Apple's iPhone X facial recognition feature raises privacy concerns

Apple pulled back the curtain this week on its latest gadget, the iPhone X, packed full of new tech — and now, new questions. The phone uses a forward-facing camera system and depth sensors to map the contours of your face, allowing you to unlock your phone just by looking at it.  

Apple is touting its new phone's facial recognition technology as a win for the company and its customers, reports CBS News' Bianna Golodryga. The company says the technology gives consumers a more secure phone. But could an image of your own face actually put you at greater risk?

Facial recognition technology isn't a new concept, but with an estimated 700 million iPhones reportedly in use around the globe, there are new privacy concerns about its growing use. 

"There's always a chance that someone could physically force you to unlock your device by grabbing your hand or holding the phone up to your face. You also have to worry about where this information is being shared," said CNET senior editor Dan Ackerman.

Now, Congress is asking where that information could go. In a letter to CEO Tim Cook, Sen. Al Franken, D-Minnesota, outlined a number of concerns, including Apple potentially selling the data to third parties or giving it up to law enforcement.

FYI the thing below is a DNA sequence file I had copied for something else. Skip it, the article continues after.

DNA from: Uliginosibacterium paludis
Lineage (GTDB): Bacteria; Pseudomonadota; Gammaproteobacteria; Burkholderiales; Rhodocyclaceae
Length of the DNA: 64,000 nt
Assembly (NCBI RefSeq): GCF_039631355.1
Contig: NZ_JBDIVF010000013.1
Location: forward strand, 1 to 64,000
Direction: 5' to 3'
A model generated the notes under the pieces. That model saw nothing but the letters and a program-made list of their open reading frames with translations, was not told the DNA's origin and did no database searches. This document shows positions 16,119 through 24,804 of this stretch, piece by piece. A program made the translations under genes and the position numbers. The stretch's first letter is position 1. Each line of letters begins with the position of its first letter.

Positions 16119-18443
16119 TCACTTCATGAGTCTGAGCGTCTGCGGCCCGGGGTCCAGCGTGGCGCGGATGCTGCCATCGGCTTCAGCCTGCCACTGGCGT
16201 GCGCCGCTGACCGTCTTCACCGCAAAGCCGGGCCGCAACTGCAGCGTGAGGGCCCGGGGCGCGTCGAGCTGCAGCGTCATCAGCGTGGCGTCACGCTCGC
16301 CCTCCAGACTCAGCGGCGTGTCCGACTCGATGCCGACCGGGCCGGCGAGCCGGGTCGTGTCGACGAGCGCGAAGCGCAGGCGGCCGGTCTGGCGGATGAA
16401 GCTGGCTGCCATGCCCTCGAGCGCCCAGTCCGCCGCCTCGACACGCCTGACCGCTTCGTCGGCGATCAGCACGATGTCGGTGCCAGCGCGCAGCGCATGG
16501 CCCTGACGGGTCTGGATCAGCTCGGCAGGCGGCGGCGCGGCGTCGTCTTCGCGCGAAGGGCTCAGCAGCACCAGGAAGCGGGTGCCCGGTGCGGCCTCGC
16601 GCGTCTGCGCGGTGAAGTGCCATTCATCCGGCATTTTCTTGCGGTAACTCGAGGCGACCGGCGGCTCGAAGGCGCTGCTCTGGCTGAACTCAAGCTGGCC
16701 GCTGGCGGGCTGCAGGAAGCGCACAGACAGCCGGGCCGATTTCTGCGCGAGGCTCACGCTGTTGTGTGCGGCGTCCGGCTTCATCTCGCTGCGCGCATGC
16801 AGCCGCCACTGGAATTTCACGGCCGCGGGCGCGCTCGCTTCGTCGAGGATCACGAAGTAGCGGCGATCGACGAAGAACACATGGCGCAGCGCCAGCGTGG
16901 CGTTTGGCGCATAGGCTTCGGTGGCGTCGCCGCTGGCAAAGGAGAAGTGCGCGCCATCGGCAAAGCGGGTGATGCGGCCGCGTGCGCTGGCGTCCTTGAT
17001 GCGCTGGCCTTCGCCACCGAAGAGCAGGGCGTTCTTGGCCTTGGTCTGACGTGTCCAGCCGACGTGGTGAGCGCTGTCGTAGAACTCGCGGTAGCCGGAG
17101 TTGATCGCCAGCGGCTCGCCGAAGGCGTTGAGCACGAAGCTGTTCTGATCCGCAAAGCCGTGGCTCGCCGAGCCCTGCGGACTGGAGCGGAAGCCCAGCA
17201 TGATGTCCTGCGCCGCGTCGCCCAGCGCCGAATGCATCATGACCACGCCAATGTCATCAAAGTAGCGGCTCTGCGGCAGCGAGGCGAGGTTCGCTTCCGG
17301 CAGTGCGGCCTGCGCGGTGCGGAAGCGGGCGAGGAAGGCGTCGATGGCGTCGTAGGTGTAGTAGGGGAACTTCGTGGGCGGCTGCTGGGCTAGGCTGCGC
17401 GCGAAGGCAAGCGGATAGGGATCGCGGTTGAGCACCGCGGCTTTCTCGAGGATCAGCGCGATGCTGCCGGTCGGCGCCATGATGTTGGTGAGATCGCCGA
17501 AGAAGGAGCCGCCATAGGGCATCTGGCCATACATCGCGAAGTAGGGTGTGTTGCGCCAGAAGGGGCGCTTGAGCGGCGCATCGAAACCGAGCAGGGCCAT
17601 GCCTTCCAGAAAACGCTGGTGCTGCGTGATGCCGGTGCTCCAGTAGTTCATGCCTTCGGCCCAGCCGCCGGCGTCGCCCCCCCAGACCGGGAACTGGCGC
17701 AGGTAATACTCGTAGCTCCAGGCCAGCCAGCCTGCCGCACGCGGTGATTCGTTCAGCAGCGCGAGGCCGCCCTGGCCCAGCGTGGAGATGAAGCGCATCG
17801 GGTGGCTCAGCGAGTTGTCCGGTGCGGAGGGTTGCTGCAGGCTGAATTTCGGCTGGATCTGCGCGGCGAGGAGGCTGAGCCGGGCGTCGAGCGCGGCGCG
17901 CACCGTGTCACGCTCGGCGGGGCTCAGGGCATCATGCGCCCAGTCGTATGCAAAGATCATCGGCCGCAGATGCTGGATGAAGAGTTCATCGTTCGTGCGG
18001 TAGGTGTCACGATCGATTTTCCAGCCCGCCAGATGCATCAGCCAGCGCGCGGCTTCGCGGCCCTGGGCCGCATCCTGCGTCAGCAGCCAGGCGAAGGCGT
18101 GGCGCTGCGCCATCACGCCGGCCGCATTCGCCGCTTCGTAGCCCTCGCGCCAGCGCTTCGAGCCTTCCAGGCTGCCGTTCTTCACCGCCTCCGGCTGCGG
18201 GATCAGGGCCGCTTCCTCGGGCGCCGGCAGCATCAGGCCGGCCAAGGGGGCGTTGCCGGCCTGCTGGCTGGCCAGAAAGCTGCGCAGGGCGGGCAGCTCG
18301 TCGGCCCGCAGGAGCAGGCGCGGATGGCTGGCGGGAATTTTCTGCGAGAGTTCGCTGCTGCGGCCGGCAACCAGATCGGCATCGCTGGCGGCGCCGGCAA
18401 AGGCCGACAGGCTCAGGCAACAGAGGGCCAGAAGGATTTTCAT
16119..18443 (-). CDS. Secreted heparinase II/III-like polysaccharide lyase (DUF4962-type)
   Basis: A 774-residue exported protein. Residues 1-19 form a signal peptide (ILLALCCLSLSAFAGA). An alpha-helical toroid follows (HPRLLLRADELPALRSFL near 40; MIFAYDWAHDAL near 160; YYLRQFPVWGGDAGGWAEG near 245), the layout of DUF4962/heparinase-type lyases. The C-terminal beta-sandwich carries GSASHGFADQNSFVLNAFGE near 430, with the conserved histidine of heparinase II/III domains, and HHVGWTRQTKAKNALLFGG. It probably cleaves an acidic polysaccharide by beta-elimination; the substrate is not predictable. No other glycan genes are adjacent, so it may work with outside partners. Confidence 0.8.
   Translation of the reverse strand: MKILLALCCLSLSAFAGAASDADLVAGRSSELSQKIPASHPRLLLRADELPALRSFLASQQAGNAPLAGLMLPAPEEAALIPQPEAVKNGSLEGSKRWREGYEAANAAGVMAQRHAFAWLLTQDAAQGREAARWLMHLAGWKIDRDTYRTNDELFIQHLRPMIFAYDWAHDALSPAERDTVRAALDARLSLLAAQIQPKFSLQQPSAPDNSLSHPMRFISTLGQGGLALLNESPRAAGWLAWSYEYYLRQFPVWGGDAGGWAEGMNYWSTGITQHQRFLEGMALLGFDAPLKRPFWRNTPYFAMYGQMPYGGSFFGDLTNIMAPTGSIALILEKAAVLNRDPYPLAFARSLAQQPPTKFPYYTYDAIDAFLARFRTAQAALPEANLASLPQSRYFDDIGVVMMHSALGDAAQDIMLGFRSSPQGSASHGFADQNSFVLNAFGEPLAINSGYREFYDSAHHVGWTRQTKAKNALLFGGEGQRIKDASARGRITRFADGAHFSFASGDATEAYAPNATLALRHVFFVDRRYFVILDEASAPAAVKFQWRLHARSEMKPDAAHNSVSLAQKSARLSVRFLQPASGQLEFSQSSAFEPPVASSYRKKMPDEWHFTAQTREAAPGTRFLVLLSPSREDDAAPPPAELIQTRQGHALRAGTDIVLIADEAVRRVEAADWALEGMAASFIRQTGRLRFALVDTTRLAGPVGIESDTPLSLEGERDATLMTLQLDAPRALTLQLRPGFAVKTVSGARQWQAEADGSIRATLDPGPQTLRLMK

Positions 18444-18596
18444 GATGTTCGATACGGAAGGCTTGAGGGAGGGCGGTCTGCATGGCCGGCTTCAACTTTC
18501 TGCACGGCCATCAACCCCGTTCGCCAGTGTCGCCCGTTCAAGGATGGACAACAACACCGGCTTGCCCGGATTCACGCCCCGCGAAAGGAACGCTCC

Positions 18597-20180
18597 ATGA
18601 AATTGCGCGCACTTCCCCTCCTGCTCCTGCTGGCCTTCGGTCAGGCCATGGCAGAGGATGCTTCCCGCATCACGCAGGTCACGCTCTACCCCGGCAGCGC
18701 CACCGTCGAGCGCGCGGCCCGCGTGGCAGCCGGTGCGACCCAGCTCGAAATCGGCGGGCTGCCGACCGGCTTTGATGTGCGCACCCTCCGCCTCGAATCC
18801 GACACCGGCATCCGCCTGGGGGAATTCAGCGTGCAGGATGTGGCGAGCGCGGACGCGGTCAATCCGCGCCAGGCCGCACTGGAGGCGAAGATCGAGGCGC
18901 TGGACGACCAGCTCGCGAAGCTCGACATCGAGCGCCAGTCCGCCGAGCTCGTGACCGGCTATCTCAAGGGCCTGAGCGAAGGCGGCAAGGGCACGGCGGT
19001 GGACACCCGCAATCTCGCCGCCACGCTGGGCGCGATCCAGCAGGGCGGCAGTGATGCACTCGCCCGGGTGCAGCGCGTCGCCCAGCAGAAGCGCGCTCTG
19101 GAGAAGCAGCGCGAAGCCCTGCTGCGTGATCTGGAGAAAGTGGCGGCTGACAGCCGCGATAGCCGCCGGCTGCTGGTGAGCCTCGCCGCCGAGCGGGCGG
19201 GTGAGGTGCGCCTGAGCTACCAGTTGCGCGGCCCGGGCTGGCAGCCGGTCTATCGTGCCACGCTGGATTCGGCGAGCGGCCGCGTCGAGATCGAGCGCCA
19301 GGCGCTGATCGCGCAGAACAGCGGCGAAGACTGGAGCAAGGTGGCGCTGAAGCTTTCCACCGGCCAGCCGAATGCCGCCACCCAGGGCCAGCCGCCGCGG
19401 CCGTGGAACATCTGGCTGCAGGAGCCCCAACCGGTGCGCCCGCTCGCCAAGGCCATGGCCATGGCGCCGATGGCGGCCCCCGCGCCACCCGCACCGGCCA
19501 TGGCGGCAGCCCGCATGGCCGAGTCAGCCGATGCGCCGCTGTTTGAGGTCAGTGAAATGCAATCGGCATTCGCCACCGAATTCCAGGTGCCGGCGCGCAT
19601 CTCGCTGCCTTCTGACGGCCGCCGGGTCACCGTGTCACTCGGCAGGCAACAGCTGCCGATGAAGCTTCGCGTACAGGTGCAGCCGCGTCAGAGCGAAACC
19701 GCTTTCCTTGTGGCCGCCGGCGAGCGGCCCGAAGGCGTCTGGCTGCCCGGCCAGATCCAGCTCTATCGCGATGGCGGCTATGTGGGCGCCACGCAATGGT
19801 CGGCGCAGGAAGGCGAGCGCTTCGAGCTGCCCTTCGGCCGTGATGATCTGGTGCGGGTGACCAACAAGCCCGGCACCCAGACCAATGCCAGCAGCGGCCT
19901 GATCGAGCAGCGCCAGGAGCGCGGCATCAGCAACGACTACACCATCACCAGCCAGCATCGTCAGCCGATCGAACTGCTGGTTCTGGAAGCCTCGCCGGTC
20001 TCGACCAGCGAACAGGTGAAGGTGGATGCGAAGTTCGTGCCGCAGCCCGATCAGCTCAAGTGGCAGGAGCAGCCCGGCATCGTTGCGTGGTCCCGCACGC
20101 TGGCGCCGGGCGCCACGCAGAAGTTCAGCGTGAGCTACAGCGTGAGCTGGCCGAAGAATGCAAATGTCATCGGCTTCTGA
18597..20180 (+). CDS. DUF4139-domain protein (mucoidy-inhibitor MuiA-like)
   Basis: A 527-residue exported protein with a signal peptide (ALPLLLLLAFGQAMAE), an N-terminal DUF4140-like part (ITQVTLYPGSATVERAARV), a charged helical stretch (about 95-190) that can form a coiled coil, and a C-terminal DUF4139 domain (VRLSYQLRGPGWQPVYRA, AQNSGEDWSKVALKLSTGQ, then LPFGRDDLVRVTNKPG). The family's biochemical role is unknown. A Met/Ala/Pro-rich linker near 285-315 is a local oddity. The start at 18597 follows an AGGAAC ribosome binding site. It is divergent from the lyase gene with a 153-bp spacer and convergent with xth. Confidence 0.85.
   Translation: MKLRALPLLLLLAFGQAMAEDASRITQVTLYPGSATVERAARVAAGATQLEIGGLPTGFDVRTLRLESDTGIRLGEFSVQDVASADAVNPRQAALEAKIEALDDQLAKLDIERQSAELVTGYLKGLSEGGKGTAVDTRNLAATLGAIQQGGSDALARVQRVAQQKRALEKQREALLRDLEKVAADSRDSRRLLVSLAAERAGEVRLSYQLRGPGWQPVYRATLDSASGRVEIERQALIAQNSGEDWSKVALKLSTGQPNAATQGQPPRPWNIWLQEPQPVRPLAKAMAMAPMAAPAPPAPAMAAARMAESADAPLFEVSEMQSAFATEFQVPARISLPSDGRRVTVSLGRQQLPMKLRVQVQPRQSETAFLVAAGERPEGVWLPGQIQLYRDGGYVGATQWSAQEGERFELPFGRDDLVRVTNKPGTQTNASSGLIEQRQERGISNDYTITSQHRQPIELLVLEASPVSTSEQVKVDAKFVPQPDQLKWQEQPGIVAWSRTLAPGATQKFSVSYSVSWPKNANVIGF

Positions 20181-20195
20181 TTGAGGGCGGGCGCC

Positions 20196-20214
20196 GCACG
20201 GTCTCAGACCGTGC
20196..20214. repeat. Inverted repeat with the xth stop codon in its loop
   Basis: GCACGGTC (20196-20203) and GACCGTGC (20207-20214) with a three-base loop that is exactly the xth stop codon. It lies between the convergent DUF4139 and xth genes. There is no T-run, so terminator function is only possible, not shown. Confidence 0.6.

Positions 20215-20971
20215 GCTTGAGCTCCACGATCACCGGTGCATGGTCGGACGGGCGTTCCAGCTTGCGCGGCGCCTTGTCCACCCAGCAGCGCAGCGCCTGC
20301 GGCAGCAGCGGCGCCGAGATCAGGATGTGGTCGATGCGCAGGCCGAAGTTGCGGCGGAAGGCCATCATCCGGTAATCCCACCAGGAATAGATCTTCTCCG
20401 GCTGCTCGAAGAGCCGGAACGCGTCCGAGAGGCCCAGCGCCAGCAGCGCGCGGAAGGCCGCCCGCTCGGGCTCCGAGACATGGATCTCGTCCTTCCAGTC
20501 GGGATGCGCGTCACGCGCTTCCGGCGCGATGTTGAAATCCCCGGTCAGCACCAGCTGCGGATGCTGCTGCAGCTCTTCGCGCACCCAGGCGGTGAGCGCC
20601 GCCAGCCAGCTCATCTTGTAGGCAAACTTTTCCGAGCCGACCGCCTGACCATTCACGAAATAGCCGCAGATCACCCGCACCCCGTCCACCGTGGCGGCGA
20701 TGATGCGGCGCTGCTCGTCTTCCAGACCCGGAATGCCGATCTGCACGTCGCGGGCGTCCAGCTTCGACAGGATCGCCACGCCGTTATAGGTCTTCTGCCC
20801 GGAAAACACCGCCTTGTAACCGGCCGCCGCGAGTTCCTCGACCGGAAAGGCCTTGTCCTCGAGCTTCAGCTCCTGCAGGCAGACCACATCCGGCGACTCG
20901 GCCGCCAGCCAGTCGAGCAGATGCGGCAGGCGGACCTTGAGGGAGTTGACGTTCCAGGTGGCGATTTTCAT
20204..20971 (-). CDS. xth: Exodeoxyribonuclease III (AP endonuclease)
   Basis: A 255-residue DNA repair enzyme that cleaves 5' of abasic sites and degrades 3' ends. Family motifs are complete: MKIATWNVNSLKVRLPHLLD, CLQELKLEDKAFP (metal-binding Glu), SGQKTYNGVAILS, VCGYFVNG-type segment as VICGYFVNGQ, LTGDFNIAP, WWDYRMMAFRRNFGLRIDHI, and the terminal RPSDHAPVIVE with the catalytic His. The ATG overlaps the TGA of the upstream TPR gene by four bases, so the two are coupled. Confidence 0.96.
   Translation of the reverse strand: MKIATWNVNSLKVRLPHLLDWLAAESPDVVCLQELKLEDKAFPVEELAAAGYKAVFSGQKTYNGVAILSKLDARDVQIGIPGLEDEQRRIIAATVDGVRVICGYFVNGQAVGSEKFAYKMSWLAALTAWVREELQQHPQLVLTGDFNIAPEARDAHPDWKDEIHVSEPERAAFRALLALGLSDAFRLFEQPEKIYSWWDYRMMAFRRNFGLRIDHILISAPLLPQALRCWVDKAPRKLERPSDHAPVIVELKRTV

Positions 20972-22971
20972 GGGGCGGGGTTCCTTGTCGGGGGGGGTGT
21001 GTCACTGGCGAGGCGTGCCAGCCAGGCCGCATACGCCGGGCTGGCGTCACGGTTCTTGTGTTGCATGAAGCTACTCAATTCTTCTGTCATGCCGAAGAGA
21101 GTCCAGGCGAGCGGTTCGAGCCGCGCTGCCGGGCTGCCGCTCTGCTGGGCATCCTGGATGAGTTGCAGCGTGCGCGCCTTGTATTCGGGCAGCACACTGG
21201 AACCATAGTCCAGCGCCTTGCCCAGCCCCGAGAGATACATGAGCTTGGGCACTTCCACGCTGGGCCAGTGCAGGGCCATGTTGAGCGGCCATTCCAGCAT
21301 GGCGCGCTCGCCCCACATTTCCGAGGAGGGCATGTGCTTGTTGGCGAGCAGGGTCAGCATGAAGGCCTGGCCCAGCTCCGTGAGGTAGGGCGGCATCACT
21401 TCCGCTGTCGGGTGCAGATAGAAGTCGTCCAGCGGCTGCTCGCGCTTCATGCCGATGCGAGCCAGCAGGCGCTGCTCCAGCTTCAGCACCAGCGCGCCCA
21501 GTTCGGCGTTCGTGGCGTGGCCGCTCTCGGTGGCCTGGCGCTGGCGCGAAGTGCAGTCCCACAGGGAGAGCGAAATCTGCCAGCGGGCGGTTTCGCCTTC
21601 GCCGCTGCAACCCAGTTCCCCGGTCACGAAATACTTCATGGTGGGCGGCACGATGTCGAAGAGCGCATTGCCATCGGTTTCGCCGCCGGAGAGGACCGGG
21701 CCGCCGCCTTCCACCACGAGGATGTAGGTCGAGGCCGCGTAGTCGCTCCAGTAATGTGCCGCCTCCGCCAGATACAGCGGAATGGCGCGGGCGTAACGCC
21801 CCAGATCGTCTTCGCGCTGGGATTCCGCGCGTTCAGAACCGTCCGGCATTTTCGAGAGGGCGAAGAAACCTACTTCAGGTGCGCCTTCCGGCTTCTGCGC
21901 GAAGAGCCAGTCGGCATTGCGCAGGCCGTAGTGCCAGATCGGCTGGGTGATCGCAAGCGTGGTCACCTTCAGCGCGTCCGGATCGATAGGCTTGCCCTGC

Ackerman says Apple has assured users their data is safe.
 
"It stores it locally on the phone, in a secure area of the phone hardware itself. It doesn't go up to a cloud somewhere. It's just on that device only," Ackerman said.

Bojan Simic is the co-founder of HYPR Biometric Security, a software firm that uses facial recognition similar to Apple's.   

"The biometric template itself, they are not able to take and sell to third parties because they are not able to extract it from that secure enclave on the device," Simic said.

For those concerned about what happens if law enforcement uses your biometric data to unlock your phone, according to a Supreme Court ruling, they cannot go through it without a search warrant.

If you're still nervous, you always have the option of switching off the facial recognition and simply punching in a security code.

"CBS This Morning" reached out to Apple for comment on this story but has yet to hear back.